The drug smuggling is actually handled by Arab gangsters that are not terrorists. Al Qaeda gets paid lots of money to provide security for the drugs as they make the long run through the Sahara. The Tuareg provide local knowledge of the terrain, and people, at least in the far south. Meanwhile, along the border, Islamic radicals openly talk (on their web sites) of planning to overthrow the governments of Algeria, Mauritania and Mali. Given the sorry track record against Algeria, Islamic terrorism in Algeria's neighbors is seen more of a nuisance than real threat. In the more populated northern Algeria, the Islamic terrorists are able to launch one or two operations a month, and spend most of their time dodging army and police efforts to find the terrorist bases (mostly in rural areas.)
September 1, 2010: A suicide truck bomb went off near a military convoy, east of the capital. Two soldiers were killed and over twenty wounded. Al Qaeda later took credit for the attack.
August 28, 2010: About a hundred kilometers east of the capital, troops killed seven Islamic terrorists. One soldier was also killed. The al Qaeda groups have long established camps in the mountain forests in this region. The police and army constantly hunt for the camps.
August 26, 2010: About a hundred kilometers east of the capital, troops killed three Islamic terrorists.
August 19, 2010: Three soldiers were killed by a roadside bomb, that was set off 60 kilometers east of the capital.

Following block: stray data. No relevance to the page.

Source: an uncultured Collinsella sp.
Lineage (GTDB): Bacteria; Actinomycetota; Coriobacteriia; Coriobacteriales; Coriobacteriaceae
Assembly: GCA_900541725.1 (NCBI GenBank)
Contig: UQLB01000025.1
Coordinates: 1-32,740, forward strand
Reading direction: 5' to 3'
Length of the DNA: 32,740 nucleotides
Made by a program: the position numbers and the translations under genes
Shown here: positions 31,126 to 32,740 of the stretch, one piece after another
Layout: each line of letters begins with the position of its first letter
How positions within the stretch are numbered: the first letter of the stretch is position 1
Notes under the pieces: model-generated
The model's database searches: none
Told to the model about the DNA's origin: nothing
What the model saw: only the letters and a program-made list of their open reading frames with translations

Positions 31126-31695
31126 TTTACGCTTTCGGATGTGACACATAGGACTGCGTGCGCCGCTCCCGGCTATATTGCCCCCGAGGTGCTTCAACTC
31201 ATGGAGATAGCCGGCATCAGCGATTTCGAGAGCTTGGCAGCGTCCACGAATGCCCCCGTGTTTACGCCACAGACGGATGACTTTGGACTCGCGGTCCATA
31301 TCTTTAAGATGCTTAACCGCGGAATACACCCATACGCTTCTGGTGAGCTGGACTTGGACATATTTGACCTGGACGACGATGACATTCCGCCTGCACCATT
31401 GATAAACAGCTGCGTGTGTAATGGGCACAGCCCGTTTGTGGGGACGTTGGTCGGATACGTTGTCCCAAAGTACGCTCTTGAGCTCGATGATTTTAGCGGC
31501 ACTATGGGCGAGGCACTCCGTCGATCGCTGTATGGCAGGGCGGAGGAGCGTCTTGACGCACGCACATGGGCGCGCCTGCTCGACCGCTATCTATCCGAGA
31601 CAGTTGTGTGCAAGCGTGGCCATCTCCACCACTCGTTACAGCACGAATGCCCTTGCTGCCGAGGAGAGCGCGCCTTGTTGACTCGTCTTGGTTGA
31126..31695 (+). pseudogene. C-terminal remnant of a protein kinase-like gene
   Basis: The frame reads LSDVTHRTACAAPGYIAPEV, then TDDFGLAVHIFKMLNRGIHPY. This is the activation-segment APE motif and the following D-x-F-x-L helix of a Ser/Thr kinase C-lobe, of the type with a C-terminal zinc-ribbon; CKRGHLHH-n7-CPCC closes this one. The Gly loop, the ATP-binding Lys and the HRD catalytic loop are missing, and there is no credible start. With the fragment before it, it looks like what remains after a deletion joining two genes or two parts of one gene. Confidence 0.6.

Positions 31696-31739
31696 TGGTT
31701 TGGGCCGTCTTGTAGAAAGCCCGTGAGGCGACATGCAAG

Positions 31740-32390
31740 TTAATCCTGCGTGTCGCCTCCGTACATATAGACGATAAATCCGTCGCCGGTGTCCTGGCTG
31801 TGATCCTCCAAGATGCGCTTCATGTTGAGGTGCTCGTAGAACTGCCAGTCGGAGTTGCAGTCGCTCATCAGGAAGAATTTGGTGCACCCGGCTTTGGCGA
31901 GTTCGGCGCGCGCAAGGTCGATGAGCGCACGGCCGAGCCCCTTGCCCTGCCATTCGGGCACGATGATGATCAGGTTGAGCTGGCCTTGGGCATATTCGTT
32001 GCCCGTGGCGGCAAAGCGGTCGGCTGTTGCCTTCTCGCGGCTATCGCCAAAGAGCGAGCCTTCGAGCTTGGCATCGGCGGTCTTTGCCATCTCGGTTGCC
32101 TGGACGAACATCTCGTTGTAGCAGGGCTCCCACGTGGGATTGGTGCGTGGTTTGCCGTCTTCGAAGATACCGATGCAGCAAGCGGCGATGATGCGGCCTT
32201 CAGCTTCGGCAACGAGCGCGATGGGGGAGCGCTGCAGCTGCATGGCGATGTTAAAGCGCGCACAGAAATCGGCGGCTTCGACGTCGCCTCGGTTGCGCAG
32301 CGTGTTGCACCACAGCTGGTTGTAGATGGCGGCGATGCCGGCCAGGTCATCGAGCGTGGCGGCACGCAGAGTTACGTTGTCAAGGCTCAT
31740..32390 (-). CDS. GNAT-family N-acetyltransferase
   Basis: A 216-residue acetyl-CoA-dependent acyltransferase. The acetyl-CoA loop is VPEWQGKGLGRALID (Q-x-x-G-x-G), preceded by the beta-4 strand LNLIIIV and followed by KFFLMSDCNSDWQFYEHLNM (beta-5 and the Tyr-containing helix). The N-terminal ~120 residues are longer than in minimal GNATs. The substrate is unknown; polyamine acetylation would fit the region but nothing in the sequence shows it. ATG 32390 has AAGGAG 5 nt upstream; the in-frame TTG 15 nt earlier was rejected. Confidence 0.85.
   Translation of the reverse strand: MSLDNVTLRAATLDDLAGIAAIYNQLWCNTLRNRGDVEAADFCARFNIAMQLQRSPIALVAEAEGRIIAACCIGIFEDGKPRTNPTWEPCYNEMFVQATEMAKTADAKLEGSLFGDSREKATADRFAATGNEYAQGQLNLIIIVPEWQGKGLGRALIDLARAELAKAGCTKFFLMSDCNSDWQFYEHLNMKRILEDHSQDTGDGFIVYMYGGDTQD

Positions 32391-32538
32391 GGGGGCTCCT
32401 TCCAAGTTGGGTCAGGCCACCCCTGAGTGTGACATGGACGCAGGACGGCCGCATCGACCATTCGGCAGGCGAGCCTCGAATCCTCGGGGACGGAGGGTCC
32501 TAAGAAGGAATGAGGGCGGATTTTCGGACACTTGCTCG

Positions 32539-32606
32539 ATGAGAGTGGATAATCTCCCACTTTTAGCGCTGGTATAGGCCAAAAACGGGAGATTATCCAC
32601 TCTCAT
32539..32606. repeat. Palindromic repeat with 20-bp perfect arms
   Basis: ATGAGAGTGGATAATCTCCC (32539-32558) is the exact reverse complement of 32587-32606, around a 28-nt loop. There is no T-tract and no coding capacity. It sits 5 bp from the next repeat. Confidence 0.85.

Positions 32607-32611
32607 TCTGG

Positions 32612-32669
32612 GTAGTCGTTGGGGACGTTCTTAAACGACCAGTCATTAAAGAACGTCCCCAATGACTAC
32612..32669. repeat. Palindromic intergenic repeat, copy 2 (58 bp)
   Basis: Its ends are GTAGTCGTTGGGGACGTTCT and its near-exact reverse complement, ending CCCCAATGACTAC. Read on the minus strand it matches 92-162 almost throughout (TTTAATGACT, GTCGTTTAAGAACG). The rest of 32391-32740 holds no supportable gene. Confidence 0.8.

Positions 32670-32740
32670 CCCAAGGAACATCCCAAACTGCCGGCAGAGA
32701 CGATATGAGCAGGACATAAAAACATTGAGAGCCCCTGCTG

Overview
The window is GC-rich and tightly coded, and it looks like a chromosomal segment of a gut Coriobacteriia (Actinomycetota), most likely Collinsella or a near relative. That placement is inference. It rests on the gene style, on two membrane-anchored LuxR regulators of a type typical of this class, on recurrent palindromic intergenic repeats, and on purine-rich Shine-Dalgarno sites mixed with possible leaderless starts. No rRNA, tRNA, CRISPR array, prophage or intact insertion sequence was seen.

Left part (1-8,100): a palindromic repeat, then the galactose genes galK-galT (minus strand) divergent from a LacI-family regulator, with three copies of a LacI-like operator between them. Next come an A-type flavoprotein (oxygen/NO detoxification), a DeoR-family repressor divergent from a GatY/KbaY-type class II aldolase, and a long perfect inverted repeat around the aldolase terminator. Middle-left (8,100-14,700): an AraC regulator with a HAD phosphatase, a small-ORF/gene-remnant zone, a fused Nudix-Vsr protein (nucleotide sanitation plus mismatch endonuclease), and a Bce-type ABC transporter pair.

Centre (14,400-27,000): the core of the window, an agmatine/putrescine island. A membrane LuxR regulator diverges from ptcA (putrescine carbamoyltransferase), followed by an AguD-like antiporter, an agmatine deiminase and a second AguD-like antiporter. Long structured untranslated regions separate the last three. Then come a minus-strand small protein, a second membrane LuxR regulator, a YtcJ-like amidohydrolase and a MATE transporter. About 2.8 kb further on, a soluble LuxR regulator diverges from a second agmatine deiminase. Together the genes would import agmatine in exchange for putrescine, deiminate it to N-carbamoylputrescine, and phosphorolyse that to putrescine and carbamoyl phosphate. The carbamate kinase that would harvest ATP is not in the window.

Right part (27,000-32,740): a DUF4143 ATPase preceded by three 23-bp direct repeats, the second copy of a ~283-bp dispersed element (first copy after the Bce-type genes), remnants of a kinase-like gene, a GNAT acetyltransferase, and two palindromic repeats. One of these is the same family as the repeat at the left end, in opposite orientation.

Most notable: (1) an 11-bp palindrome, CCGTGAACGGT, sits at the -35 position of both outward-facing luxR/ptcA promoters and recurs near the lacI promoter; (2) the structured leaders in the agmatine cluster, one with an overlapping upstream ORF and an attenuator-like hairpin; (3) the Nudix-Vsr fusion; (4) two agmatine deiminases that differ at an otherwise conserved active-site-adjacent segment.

August 16, 2010: Police arrested seven Libyans and accused them of being Islamic terrorists.
August 14, 2010: Bomb experts dismantled three bombs, found 54 kilometers east of the capital. The bombs were sound as troops searched the local forests for al Qaeda camps and weapons caches.
August 10, 2010: West of the capital, five soldiers were wounded when a newly planted landmine went off. The mine apparently belonged to a local al Qaeda group, that is buying mines on the black market, and using them to protect their camps and drug smuggling operations.
August 9, 2010: Soldiers killed an Islamic terrorist 110 kilometers east of the capital, and went in search of the camp the dead terrorist came from.
August 6, 2010: Al Qaeda assassins killed the uncooperative mayor of a town fifty kilometers east of the capital. The Islamic terrorist seek to force local officials to back off from helping counter-terrorism efforts.
August 1, 2010: The army cleared 5,960 landmines from eastern and western border areas. This effort was made possible by the French finally turning over the maps of minefields they planted in the 1950s and 60s.